This article is a short investigation of what has transpired over the duration of this spring period at “The Oasis”. As a person who intrinsically understands grazing management as a means of optimising carbon sequestration to promote soil health and improve production parameters of a property this spring has led me into a conundrum.
This is an integral part of my philosophy about life and farming – the need to always be questioning.
It is my perception that in being prepared to question things always – and I mean “all ways” we maximise our chance of growing. In life I believe our purpose for being here is ‘to grow into the next grandest version of who we are’ as Neale Donald Walsch of “Conversations With God” fame would say; and in farming it is my belief that we should be seeking to grow the productive potential of our property in every way that we can. This means that I am seldom happy with the ‘status quo’ – with things being as they are. Do not get me wrong – I am usually a happy person J. But I believe there is always a way of improving upon what we have or of understanding more than I already do.
So back to my conundrum! Let me first off say that one of the guiding tenets of my life is that “the best fertiliser is a farmer’s footsteps” – an age old Chinese philosophy. So, I understand and am deeply in touch with our property at all times for I am always walking it and tuning into it. Mother Nature has so much to teach us when first we are prepared to ask the question, and then we are prepared to ‘listen’ for the answers. Which are never set in stone! For life is always changing. Nature is always changing. And it is that constant change that promotes growth – in all of its myriad forms.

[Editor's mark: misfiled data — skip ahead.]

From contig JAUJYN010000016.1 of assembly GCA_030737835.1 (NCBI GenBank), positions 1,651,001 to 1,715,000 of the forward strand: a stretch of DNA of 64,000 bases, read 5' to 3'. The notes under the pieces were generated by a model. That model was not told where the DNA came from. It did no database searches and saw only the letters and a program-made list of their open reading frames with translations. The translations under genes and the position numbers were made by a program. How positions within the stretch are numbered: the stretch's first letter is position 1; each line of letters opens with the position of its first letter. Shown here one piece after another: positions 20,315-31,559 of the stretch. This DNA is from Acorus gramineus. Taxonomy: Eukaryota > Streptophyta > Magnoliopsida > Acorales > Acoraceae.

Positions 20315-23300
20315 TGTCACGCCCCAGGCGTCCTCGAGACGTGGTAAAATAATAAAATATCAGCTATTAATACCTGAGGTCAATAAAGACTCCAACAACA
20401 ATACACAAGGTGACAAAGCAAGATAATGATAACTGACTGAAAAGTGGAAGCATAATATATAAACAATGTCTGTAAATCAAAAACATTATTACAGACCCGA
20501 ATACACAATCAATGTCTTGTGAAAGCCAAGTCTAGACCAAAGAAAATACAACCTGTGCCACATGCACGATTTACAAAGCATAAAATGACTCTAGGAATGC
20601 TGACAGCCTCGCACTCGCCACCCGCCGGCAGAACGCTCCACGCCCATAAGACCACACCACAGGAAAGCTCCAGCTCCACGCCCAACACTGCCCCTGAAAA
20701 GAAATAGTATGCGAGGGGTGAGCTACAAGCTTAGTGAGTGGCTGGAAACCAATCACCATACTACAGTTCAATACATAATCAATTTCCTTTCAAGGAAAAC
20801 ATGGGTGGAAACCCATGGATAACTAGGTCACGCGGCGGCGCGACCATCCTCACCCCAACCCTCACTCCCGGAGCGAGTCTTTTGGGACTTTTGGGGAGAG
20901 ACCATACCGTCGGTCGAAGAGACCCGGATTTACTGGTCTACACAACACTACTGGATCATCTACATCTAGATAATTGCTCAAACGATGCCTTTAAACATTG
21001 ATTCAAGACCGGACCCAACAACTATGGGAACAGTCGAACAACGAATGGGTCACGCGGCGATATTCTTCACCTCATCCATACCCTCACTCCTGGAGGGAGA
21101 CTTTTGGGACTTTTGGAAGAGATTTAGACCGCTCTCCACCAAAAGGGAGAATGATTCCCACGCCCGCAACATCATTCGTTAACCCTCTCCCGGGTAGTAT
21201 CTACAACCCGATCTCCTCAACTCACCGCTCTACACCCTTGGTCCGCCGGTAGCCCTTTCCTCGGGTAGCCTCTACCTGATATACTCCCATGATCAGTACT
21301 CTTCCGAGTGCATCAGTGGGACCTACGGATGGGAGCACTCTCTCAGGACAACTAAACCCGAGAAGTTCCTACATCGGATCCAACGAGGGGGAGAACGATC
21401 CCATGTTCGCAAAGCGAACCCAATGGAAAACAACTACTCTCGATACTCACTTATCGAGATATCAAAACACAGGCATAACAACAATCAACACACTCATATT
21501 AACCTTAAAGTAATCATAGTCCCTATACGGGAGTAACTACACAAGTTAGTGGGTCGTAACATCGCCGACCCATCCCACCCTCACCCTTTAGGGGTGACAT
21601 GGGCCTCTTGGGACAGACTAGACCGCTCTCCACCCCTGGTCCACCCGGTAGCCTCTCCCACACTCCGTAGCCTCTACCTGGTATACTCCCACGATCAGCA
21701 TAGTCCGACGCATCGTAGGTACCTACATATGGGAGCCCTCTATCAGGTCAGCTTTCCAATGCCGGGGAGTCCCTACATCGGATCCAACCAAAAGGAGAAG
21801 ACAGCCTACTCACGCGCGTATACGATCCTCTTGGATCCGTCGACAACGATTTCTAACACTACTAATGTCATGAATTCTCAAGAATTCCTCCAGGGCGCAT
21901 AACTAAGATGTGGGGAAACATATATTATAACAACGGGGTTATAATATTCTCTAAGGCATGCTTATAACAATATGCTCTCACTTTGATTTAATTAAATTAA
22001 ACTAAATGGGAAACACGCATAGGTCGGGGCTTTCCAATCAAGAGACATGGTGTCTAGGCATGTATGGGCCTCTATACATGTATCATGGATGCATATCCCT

We had sufficient residual moisture from our winter rains to promote some pasture growth in the early spring – something we deeply appreciate as we do not experience winter growth here due to severe frosts and poor mineralisation of our soils. Spring is often one of our dry periods – through to early December when our summer rains might arrive.
So as the grass and other forbs began to grow my conundrum became this – do I speed up our rotation to maximise the size of the solar panels (leaves) I was leaving behind in an effort to promote a more rapid regrowth and therefore more potential production if it rains again. Or do I keep it slow as it had been through our non-growth season allowing the pastures in the paddocks ahead to maximise their growth before being grazed – and probably strengthening their productive potential at the expense of the paddocks being grazed slowly at present.
Both of these options have merit. The first option works if it rains again regularly - if it does not I may not develop any bulk of feed in front of me to carry me through a dry period that is traditional for us. The second option prepares for a customary dry period better perhaps but at the expense of those paddocks still being grazed more severely.
As always for those of us who choose to play the game of growing anything there was no easy answer. I leaned towards both of these options for both make perfect sense. However, as I walked our property and wrestled with my conundrum I was given the answer. We have been on an amazing journey of re-building the productive potential of what was a very degraded landscape due to it having been sluiced for tin. Through our use of biodynamics and rotational grazing and much soul searching along the way our property is beginning to realise a phenomenal productive potential. We are becoming more in tune with our property and more adept at making decisions for the benefit of the property rather than based on what we would have believed. We have learnt so much and continue to learn so much from what our property and Mother Nature have to say.